Social security payments in Spain
Those considering moving to Spain, either in the near or distant future, may be feeling the draw of Spain for a variety of different reasons. The low cost of housing, the low cost of living, the proximity to other European countries, or simply the incredible beauty of the Iberian country with some of the most amazing coasts and mountains in the whole continent.
Some of those planning the move will already be aware of the excellent benefits to their health a life in Spain will bring and perhaps are moving to Spain for that same reason.
One of the most important contributing factors to the healthy lifestyle in Spain is the superb climate that ‘Sunny Spain’ is so famous for. Although northern Spain receives a considerable amount of rainfall and central Spain has cold winters, Spanish residents of the Mediterranean coast can enjoy mild winters and warm summers without too much rain.
The Costa del Sol, or ‘Coast of the Sun’, is named accordingly for good reason – Malaga alone enjoys about 300 days of sunshine every year. In addition to this, the town has an average annual temperature of 23° Celsius. Naturally, these kinds of climatic conditions are good news for anyone’s health – neither too cold nor too hot, and lots of sunshine to keep those vitamin D levels high. Diet
Another clear advantage that living in Spain brings is the healthy and balanced Mediterranean diet, that incorporates the use of olive oil and fresh local fruit and vegetables. The Mediterranean diet is widely recognized for its richness and goodness, and was recently appointed the seal of UNESCO Intangible Cultural Heritage for its importance in cultural history as well as for its healthy gastronomical qualities.
For these reasons alone it is not surprising that Spain was found to be the country with the longest life expectancy in Europe by the World Health Organisation, and second highest in the world, bested only by Japan.
So, aside from these healthy environmental benefits, the next question to ask is: does Spain have a decent health care system that expats can rely on in times of need?
The simple answer is that healthcare in Spain is of a very high standard and one of the best in Europe. Spain also has 6 doctors per 1,000 people, and spends around 10% of its GDP on healthcare. When compared with the National Health Service of the UK, the Sistema Nacional de Salud (SNS) is usually viewed more favourably.
Is healthcare under the SNS available to all? This depends on your particular circumstances in Spain and your country of origin.
For all who are working in Spain under the Social Security Spain, including those that are self-employed and making social security payments in Spain, national health care is available at no cost, except for a certain proportion of the cost of prescriptions. This also includes dependents and students under the age of 26.
If you are in Spain for a short-time only then it is possible to gain access to state medical treatment if you have a European Health Insurance Card (EHIC) that is available to citizens of EU member states. However, this is only for treatment that is medically necessary and the health system is careful to see that it is not abused by people coming to Spain specifically for the free health service. Use of the EHIC is not encouraged for longer term residents of Spain.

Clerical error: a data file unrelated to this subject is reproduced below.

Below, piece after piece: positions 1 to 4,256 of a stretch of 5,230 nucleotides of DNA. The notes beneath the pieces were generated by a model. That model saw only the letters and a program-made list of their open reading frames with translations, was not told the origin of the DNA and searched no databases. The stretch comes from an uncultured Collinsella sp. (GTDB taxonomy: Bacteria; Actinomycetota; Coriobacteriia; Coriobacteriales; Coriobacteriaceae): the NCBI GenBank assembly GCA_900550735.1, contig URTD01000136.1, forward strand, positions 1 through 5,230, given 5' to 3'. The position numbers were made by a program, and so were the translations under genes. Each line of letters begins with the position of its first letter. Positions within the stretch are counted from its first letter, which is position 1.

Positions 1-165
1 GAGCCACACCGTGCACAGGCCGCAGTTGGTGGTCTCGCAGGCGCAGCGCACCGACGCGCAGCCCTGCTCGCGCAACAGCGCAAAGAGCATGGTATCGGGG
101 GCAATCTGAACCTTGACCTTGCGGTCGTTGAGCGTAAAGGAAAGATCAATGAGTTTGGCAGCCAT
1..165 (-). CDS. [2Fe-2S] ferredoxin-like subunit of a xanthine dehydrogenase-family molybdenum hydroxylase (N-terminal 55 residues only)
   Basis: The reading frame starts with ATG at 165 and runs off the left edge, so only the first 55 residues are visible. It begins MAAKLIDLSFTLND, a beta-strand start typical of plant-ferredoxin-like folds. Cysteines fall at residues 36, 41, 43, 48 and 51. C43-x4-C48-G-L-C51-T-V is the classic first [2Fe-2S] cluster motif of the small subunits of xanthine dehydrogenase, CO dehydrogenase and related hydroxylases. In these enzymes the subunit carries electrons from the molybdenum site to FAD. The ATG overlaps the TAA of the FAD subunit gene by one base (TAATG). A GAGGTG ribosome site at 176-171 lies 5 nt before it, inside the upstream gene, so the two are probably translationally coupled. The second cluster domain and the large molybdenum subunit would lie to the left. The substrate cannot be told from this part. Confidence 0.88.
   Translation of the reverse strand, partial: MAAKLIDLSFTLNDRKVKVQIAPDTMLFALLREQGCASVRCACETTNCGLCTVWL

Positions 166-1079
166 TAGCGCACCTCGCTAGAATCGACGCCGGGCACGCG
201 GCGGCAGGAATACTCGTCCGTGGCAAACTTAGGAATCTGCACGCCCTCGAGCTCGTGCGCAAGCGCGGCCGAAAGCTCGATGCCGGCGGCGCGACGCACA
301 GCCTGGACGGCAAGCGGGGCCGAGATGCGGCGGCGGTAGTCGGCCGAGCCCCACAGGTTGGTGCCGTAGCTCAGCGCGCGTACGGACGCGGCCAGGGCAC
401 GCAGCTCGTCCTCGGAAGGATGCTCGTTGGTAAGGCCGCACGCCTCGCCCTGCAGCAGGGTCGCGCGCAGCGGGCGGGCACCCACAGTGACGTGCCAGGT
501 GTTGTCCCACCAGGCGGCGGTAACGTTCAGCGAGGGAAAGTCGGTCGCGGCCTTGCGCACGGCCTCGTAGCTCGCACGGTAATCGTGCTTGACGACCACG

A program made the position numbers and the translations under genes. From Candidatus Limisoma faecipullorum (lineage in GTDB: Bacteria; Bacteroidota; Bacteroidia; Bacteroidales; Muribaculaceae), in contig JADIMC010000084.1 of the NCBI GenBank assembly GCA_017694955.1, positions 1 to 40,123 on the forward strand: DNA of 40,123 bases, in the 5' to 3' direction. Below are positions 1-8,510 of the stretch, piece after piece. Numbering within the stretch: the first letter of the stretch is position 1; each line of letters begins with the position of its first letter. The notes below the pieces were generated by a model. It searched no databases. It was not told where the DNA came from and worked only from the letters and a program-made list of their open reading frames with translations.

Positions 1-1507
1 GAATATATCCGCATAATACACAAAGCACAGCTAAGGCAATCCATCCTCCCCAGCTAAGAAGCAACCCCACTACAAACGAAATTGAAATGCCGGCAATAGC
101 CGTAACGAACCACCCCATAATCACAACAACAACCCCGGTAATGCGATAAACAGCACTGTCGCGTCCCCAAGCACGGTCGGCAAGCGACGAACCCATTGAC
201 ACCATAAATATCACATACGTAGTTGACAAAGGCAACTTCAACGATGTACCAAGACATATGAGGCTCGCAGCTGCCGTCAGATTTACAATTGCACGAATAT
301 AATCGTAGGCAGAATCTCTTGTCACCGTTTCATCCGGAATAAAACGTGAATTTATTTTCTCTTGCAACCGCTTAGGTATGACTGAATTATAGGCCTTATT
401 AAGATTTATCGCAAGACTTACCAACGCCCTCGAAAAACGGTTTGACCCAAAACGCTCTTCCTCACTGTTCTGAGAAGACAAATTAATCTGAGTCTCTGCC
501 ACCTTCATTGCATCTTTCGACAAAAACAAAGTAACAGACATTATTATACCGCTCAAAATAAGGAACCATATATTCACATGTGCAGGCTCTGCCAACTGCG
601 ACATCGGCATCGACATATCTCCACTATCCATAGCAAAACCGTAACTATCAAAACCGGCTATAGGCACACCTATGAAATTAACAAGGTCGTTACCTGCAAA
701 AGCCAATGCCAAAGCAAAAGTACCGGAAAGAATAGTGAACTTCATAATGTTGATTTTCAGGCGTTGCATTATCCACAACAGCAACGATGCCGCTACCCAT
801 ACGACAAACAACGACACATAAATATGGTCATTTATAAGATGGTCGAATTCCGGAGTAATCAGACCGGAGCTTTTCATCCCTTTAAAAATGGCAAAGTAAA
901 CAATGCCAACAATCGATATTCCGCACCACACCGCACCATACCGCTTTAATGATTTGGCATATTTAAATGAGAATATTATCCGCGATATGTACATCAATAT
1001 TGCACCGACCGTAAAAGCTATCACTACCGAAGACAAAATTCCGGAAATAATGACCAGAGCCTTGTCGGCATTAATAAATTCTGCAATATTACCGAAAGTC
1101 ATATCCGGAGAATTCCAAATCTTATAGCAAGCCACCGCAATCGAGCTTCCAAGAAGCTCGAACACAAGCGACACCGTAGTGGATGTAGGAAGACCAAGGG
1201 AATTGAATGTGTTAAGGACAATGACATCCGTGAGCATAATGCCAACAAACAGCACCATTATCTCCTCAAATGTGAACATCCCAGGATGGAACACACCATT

Non-working expats in Spain from EU member countries may be allowed to claim health benefits in Spain through the health service in their own country, but this will need to be checked with the relevant government department in their country.
In recent years austerity measures taking place in many European countries have made claiming for benefits difficult, so the particular circumstances of every individual situation may be different. Information on healthcare for British citizens in Spain can be found here.
As well as a public health system, Spain also has private health services and some hospitals and medical centres offer both public and private services.
Those who are unable to gain access to SNS benefits due to no history in the Social Security Spain, hence without a history of making social security payments in Spain may choose to take out private health insurance. This may also be preferable to the state health service because it often comes with the option of avoiding lengthy waiting times, and even of finding a doctor with a stronger English language ability. It is a good idea to look at a number of different health insurance packages before deciding which one is the most suitable.
So after you’ve found your perfect villa in the south of Spain, what do you need to do to put your mind to rest about health matters?
What to do
If you’re working in Spain then you’ll need to register with the social security Spain (TGSS) which has offices throughout Spain since you will eventually be making social security payments in Spain. You’ll also need to register your address at your local town hall and at your local medical centre.
Many doctors in Spain speak fluent English, especially in areas with lots of English speaking residents such as the Costa del Sol. If doctors are unable to speak English then there is also a translator service that can be used. For expats who feel more comfortable with an English-speaking doctor, a list can be found here.